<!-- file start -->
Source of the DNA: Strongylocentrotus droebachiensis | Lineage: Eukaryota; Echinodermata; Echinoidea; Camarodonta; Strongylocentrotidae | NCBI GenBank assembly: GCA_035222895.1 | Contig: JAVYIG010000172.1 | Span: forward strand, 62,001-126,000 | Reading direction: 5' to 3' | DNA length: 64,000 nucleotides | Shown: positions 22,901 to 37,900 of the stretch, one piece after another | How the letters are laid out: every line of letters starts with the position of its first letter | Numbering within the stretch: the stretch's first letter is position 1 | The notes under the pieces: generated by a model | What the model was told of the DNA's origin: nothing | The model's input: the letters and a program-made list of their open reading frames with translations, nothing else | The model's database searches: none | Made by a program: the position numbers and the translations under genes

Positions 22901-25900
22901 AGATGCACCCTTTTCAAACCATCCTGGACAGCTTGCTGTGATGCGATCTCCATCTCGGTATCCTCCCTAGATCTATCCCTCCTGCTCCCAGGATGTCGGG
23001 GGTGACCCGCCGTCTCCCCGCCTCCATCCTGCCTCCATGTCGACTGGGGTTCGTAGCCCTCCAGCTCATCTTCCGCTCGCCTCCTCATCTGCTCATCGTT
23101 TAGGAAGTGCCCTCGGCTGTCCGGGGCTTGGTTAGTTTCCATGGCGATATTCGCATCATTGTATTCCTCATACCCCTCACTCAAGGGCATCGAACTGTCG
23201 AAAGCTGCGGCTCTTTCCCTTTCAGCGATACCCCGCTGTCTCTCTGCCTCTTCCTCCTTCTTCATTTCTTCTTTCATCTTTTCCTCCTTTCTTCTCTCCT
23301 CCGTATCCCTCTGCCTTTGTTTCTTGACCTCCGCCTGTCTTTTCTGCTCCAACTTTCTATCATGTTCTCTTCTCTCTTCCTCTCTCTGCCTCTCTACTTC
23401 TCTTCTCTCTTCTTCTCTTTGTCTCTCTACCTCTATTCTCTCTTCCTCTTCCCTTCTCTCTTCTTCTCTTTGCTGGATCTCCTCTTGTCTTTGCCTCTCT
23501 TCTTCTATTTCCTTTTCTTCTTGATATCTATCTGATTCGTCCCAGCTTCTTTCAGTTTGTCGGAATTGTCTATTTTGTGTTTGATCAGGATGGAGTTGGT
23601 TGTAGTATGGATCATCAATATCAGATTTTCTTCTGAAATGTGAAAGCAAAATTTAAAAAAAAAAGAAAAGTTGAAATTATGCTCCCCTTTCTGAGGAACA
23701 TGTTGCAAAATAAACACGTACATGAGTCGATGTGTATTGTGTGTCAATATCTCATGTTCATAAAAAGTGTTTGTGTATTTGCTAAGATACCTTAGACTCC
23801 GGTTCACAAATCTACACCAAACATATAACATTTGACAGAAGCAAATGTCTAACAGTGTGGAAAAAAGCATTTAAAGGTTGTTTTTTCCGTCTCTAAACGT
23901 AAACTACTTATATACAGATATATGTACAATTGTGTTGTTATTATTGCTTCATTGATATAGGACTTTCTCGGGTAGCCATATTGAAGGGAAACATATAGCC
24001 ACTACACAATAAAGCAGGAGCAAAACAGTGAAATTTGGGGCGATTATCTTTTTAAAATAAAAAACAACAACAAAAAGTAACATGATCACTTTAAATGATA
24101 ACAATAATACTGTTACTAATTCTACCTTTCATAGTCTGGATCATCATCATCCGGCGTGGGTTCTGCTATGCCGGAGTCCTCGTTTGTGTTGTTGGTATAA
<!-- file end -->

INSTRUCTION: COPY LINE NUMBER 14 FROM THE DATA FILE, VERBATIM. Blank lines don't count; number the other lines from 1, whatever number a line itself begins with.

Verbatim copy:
24001 ACTACACAATAAAGCAGGAGCAAAACAGTGAAATTTGGGGCGATTATCTTTTTAAAATAAAAAACAACAACAAAAAGTAACATGATCACTTTAAATGATA